Editor's note: This story is about a mock crash intended to teach students the dangers of drunken driving.
Editor’s note: This story is about a mock crash intended to teach students the dangers of drunken driving.
The scenario: Two cars collide — many teens are hurt, one is killed. Emergency crews race to the softball field at Bethel School, where one student is airlifted to the hospital. Another teen, suspected of drunken driving, is handcuffed.
In this case, luckily it was just a drill — a mock crash exercise intended to show local show high school students the dangers of drinking alcohol and driving.
Unfortunately, though, Pottawatomie County Sheriff's Deputy Eric Fletcher said the real life version of these events plays out every day at drunk driving incidents all across America.
“That’s a scene that plays out 33,000 times every year,” he said.
Fletcher, who partners with the Oklahoma Highway Safety Office to work traffic safety for this area, said they want to save all families from such tragedies.
The drill at Bethel School was attended by students from Bethel, Dale and Earlsboro. A similar event was held earlier this month in Asher, where students from south Pottawatomie County schools attended.
The timing isn’t a coincidence — it’s prom and graduation season, which means many teens will be celebrating. In hopes of keeping all of them safe, local emergency officials joined forces to put on the mock crash to show students what can happen.
And it was all too real.
During the mock crash in Asher, Fletcher said a nurse, who was driving by the area, saw the helicopter landing and ran over to help. Luckily, she found out it was just a drill.
Fletcher, who said Brown and Sons provided wrecked vehicles for the scenarios, said they made it look as realistic as possible and what happens at a crash scene.
In the scenario, the “at-fault” driver was arrested as REACT EMS paramedics provided care to injured teens, with firefighters at both scenes using Jaws of Life to extricate the injured parties involved.
Fletcher, who said people are 47 percent more likely to be killed when they’re not wearing a seat belt, said the drill emphasized seat belt safety as well.
Fletcher, who worked with Pottawatomie County’s school resource officers, Brent Vanlandingham and Adam Kuhlman, said the drill also brought together all of the emergency responders — firefighters, paramedics, state troopers and even crews from Medi Flight.
While working to teach students, the drill was good training for crews who worked together as a team as students intently watched the events unfold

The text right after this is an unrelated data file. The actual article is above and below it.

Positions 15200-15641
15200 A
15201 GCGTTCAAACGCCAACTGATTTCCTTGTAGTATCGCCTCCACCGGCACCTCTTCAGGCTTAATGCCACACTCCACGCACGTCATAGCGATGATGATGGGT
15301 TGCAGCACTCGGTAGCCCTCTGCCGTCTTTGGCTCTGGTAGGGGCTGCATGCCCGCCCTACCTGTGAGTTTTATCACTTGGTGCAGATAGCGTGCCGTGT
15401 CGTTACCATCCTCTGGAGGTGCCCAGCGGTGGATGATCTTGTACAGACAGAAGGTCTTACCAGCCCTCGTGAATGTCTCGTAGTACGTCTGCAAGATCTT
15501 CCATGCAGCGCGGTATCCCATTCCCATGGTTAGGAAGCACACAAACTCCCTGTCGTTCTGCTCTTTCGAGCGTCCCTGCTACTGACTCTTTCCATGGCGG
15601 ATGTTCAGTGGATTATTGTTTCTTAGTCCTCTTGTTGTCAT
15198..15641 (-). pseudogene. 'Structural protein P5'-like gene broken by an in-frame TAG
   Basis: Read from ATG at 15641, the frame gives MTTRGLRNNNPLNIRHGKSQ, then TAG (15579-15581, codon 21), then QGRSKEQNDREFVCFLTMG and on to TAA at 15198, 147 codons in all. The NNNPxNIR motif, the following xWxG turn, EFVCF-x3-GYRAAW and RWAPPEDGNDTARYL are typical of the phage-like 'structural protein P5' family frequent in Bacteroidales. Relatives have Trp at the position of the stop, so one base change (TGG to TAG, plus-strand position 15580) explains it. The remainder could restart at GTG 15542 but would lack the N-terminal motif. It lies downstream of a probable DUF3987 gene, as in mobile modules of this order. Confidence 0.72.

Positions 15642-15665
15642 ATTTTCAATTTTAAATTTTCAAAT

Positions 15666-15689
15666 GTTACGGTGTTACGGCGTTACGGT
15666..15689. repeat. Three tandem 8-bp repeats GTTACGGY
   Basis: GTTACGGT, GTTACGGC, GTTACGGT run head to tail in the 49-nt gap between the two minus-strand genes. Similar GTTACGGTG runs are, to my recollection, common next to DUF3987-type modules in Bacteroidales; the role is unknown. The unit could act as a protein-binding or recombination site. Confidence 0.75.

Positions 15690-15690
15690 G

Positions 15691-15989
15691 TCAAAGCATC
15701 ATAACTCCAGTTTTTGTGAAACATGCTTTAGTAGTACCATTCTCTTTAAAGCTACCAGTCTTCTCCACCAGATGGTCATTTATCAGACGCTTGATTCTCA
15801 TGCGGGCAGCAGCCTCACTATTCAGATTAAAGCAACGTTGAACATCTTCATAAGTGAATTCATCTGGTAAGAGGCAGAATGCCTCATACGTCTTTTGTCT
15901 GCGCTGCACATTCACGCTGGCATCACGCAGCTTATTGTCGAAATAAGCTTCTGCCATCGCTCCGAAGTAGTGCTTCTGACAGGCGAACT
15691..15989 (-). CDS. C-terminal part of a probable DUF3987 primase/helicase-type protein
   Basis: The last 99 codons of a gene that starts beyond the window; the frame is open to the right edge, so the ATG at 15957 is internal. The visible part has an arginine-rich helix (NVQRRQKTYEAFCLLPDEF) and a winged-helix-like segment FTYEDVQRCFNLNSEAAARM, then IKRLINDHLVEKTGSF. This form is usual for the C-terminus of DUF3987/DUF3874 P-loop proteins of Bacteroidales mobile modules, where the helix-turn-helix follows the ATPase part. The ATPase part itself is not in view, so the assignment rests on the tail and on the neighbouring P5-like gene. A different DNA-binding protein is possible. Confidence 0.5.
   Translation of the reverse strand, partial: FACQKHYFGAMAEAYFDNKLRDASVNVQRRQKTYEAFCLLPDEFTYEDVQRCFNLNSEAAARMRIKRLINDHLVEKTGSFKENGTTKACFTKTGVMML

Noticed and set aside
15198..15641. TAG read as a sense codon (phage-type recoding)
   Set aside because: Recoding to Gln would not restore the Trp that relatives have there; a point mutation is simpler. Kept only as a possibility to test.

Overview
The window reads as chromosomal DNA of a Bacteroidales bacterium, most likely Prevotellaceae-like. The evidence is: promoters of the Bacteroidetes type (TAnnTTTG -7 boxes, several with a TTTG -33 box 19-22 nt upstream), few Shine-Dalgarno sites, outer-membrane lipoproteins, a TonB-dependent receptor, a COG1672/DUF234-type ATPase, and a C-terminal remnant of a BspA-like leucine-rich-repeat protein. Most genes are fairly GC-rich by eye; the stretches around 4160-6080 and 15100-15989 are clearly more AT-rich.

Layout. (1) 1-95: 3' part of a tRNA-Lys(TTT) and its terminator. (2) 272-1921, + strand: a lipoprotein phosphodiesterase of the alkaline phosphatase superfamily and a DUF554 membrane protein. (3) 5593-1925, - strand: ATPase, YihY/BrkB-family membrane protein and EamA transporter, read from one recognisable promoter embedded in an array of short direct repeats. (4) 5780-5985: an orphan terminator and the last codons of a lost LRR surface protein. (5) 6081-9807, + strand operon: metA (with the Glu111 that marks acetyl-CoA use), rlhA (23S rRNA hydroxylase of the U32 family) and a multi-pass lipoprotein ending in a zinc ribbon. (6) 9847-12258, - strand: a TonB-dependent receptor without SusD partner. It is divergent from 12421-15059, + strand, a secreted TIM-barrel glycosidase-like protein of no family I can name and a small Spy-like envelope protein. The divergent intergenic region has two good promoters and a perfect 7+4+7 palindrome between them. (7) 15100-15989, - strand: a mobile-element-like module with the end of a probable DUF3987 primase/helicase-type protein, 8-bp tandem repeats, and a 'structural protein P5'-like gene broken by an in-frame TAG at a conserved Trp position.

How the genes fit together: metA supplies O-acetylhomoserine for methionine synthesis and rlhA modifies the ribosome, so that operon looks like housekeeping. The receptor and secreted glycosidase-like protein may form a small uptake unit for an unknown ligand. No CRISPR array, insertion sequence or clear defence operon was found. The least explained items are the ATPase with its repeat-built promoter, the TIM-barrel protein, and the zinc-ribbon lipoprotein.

“I’m pretty sure it made an impact,” he said.
Fletcher said he hopes the teens take the message to heart.
“The best way to avoid a DUI is not to drink and drive. The best way not to get killed is to not to drink and drive,” Fletcher said.
Parents also play a role in prevention efforts, he said, and have a lot more influence on their children than they realize.
“Parents do need to talk to their kids,” he said, adding tha teens need to know if they make a mistake, their parents or someone will come get them.
That’s why the school resource officers and many of the deputies have even given their phone numbers to students., Fletcher said, adding they would rather those students call someone to take them home before even thinking about getting behind the wheel.
“We’re serious about that,” Fletcher said.
Jan Tipton, director of training and prevention at Gateway to Prevention and Recovery in Shawnee, said underage drinking is a problem.
She said teens who have their first drink at age 14 or younger are six times more likely to develop alcohol problems than those who don’t try it until the legal drinking age.
While drinking can obviously impair a person’s ability to drive, it also is a depressant, she said, and binge drinking slows down development in the brain.
“This makes learning harder and could possibly affect how well they do in life,” she said. “The truth is, when teens drink, they do not sip a glass of wine with dinner. They binge drink. They drink for a buzz. Almost all teen drinking is binge drinking.”
And while law enforcement conducts mock drills in hopes of showing the teens the dangers, many like Tipton hope to educate about the dangers of underage drinking in many ways, and that includes educating parents.
She encourages parents to start talking to their children about alcohol by telling them to wait until they are 21 to drink.
“Keep communication channels open with the kids you love so they can share what is on their mind,” she said, encouraging parents to know their child’s friends and those friend’s parents as well.
To help educate parents, the Shawnee Youth Coalition will hold a Reality Party for Parents Tour on April 17. For 30 minutes, adults will have the opportunity to tour a live party where realistic games and “underage drinking” is taking place
Through this tour, the Shawnee Youth Coalition hopes to help parents understand the risks of underage drinking, the current and local culture of teen parties, and the social environments in which teens operate. Tipton said this tour would enable parents to communicate relevantly and meaningfully with their teens about underage drinking.
There is no fee for the tour and the event is only for adults. Tours are scheduled every 30 minutes and are limited to 10 adults. Reservations for a specific tour time are required. Parents or adults wanting to schedule a tour can register online at www.shyoco.com or call Gateway to Prevention and Recovery at 275-3391 and dial extension 101 or 102.
Watch for updates.